All of the paintings on this site are sold. Request a catalog by email: firstname.lastname@example.org.
Prices range from $9,000-$90,000.
The exhibit "Selected Paintings 1988-2023" is on view at Flea Street in Menlo Park Jan-Feb, 2024 and it features a broad range of work. Read about the exhibit in HyperAllergic.
Watch for paintings in the Jan 15 & 22 New Yorker Magazine, page 3 as well as the Jan 7 New York Times print magazine.
Mitchell Johnson has had one of the more unusual careers in the Artworld. He is one of the most well known mid-career artists working in California, primarily because in 2012 after 25 years in the traditional gallery system he left to partner with The New York Times Magazine, ArtForum and The New Yorker.
Johnson's color and shape driven paintings have been exhibited alongside of Georgia O’Keeffe, Milton Avery, Jane Freilicher, Wolf Kahn, David Park, Wayne Thiebaud, Richard Diebenkorn, Louisa Matthiasdottir and Robert De Niro, Sr. In 2012, Johnson began using print advertising to spread the story of his success in the gallery system. Print advertising has shielded Johnson from the fallout most artists experienced from the 2008 Great Recession and the challenges social media has placed on artist/gallery relationships.
In a 2004 review published in ArtNews Magazine, the writer Susan Emerling, described Mitchell Johnson as "a devoted colorist able to extract visual tension from the world around him". Mitchell Johnson (b.1964) moved to California from New York City in 1990 to work for the artist, Sam Francis. In New York, Johnson studied at Parsons School of Design with many former students of Hans Hofmann: Jane Freilicher, Leland Bell, Nell Blaine, Paul Resika, Larry Rivers and Robert De Niro, Sr. Johnson adopted their reverence for art history and their emphasis on drawing and painting from life as the source of a personal direction. A full list of articles on Johnson's work is included under the "Bibliography" tab on this website.
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Johnson’s work draws on a vastness of experience and a persistent desire to make paintings that explain the world through color and shape. He has always moved seamlessly between abstraction and representation and the art historian Peter Selz described Johnson as an artist who makes “realist paintings that are basically abstract paintings and abstract paintings that are figurative.” The two most important reviews of Johnson's work are written by Donald Kuspit. One appeared in Whitehot Magazine in 2023, the second was published in 2024 to accompany Johnson's retrospective at Musée Villa les Camélias in Cap d'Ail, France.
Beginning in the 1990s Johnson embarked on long painting expeditions to Italy, France and New Mexico with rolls of canvas packed in a golf bag like a modern day Corot. Wading through unfamiliar landscapes, often on foot, he worked to understand the ever complex geometry of land and sky. He prevailed not to capture some ideal sense of place, but to see better and to go deeper into painting.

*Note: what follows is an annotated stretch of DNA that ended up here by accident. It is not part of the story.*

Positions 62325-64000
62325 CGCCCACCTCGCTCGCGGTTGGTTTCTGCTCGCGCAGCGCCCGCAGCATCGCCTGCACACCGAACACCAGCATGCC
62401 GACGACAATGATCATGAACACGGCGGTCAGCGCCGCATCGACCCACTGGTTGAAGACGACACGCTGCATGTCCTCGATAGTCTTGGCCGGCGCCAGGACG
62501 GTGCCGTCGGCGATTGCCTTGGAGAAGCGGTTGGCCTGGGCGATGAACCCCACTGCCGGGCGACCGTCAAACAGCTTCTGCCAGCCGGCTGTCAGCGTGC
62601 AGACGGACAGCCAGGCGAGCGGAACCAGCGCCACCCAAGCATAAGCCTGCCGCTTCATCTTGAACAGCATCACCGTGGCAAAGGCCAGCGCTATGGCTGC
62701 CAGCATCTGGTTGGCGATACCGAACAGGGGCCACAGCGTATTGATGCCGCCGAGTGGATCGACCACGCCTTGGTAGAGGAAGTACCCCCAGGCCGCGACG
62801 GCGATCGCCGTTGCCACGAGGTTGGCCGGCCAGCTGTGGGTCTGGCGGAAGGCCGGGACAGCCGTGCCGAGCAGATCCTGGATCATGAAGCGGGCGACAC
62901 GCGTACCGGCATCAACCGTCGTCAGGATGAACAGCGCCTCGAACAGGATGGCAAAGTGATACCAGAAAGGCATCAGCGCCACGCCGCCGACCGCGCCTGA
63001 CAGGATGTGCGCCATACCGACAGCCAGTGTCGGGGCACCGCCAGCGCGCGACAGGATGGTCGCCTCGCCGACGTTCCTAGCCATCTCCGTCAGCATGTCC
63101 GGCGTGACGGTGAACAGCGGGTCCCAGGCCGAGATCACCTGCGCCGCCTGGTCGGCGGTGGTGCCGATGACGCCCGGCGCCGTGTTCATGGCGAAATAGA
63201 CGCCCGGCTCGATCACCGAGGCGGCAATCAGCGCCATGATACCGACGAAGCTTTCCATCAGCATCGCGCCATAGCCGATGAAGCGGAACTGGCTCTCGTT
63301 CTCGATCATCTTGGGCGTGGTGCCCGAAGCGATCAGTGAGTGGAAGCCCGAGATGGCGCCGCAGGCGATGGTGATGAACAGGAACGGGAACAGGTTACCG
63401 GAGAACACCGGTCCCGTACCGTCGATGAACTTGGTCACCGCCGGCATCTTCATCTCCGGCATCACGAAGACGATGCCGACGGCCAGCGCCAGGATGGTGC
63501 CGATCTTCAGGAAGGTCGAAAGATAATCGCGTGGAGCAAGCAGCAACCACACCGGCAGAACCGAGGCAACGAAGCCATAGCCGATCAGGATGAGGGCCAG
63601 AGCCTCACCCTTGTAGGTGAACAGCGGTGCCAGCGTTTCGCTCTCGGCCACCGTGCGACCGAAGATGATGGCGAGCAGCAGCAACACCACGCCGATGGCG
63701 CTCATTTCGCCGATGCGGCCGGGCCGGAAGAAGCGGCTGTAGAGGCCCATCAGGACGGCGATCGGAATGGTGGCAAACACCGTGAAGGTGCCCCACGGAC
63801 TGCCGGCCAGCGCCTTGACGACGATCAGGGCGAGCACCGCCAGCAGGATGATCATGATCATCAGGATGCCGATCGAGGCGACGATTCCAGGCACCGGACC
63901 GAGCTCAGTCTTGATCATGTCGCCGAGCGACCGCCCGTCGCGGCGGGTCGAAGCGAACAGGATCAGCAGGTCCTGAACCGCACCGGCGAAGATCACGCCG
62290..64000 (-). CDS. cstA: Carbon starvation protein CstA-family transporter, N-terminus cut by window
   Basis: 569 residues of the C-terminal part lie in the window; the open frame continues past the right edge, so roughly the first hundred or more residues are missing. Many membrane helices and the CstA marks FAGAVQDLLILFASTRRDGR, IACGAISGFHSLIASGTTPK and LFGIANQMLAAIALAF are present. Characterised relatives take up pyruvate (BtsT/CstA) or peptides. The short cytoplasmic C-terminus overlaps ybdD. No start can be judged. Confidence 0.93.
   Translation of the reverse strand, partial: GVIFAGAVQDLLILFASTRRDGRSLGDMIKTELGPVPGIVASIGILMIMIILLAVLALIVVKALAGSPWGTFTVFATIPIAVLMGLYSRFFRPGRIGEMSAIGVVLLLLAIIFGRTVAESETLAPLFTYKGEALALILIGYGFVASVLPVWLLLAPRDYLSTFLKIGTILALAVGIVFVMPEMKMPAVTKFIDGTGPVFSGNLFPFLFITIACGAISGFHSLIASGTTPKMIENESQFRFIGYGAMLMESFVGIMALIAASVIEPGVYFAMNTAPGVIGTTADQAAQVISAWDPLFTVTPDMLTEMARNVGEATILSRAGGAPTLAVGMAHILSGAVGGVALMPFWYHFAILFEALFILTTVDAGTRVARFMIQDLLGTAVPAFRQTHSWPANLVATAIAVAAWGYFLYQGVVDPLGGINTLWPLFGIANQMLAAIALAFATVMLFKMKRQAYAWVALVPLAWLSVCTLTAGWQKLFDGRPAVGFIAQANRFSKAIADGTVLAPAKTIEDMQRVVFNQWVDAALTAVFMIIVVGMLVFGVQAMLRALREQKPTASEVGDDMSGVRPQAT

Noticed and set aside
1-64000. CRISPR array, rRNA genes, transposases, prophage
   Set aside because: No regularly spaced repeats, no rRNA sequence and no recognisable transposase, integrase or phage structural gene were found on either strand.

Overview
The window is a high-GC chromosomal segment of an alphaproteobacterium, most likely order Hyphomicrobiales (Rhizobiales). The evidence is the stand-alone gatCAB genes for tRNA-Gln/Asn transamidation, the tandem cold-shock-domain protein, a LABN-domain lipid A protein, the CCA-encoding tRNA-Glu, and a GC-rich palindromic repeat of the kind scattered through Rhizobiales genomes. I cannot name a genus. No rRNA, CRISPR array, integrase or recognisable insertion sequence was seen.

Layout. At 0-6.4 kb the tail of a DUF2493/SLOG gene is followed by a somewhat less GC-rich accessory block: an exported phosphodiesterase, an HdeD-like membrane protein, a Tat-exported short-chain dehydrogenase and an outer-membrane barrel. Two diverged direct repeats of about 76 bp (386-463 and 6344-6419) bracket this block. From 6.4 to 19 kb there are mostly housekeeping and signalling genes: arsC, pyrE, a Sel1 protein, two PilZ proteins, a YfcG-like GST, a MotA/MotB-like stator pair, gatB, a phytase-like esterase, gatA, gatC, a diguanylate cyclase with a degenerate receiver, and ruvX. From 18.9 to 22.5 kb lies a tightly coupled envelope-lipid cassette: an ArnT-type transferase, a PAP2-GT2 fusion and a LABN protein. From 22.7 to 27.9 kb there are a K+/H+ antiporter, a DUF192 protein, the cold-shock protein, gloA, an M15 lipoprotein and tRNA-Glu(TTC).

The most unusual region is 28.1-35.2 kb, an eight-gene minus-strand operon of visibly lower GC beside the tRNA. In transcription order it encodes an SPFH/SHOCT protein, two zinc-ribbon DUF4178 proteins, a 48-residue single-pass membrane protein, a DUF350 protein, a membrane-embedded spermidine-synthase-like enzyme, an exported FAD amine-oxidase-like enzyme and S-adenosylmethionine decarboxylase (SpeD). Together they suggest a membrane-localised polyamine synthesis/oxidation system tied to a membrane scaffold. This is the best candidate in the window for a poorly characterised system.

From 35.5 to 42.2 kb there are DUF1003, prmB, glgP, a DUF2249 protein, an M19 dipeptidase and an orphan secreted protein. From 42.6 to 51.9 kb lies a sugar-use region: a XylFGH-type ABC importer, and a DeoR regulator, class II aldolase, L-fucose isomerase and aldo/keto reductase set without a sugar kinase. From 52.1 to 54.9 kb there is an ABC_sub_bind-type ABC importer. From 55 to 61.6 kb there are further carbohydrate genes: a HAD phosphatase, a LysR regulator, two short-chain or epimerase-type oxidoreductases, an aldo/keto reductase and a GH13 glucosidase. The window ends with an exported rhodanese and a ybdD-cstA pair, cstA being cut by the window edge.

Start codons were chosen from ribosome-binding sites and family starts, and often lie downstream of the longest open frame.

Moments of revelation accumulated. A more personal direction became apparent in Johnson’s work in the 2000s as there was less reporting on what he was encountering and more emphasis on the mysteries of appearances. A watershed moment occurred in 2005 when Johnson stumbled on an Albers/Morandi exhibit.
Brenda Danilowitz from the Albers Foundation has commented:
“About halfway into Mitchell Johnson’s 2014 monograph, Color as Content, there’s a portfolio of Josef Albers and Giorgio Morandi paintings juxtaposed one to a page – looking at each other, so to speak. The images are not accompanied by words, but they speak eloquently of Johnson’s admiration of and debt to these two quiet yet lofty twentieth century masters. Albers shows his mastery of color, space, and form. Morandi answers with form, space and color. No words needed. In 2005 Johnson had come across an Albers exhibition in Morandi’s eponymous museum in Bologna and recognized that something remarkable occurred when these two unlikely comrades in art faced one another. The upshot resonates in Mitchell Johnson’s work of the past two decades: precisely and meticulously arranged color and form play off each other in
startling and lambent ways.”
In the 2000s Johnson began making regular trips to New England and Asia, in particular painting trips to Truro, Massachusetts. His paintings have been exhibited at various galleries in New York (Tatistcheff Gallery), Los Angeles (Terrence Rogers Fine Art), San Diego (Thomas Babeor Gallery), Santa Fe (Munson Gallery & Mitchell-Brown Fine Art)Richmond (Reynolds Gallery), Denver (Robischon Gallery), San Francisco (Hackett-Freedman and Campbell-Thiebaud), Chatham, Scottsdale (Cline Fine Art), Portland (Augen Gallery), Provincetown (Schoolhouse Gallery and DNA) and St. Helena (I Wolk Gallery) as well as numerous museums as referenced in his CV.
In addition to attending Parsons, Johnson studied painting and drawing at Staten Island Academy, Randolph-Macon College, The Washington Studio School, The Santa Fe Institute of Fine Arts and The New York Studio School.
His paintings are in the permanent collections of 30 museums and over 700 private collections. Johnson is the subject of three monographs: Mitchell Johnson (2004, Terrence Rogers Fine art), Doppio Binario (2007, Musei Senesi) and Color as Content (2014 Bakersfield Museum of Art).
If you are buying a Mitchell Johnson painting on the secondary market be sure to ask for a certificate of authenticity. Mitchell Johnson paintings are signed on the front and the back. Ask for photos of the two signatures, the painting title and the painting registration number.
Selected Museum Collections
Virginia Museum of Fine Arts
Tampa Museum of Art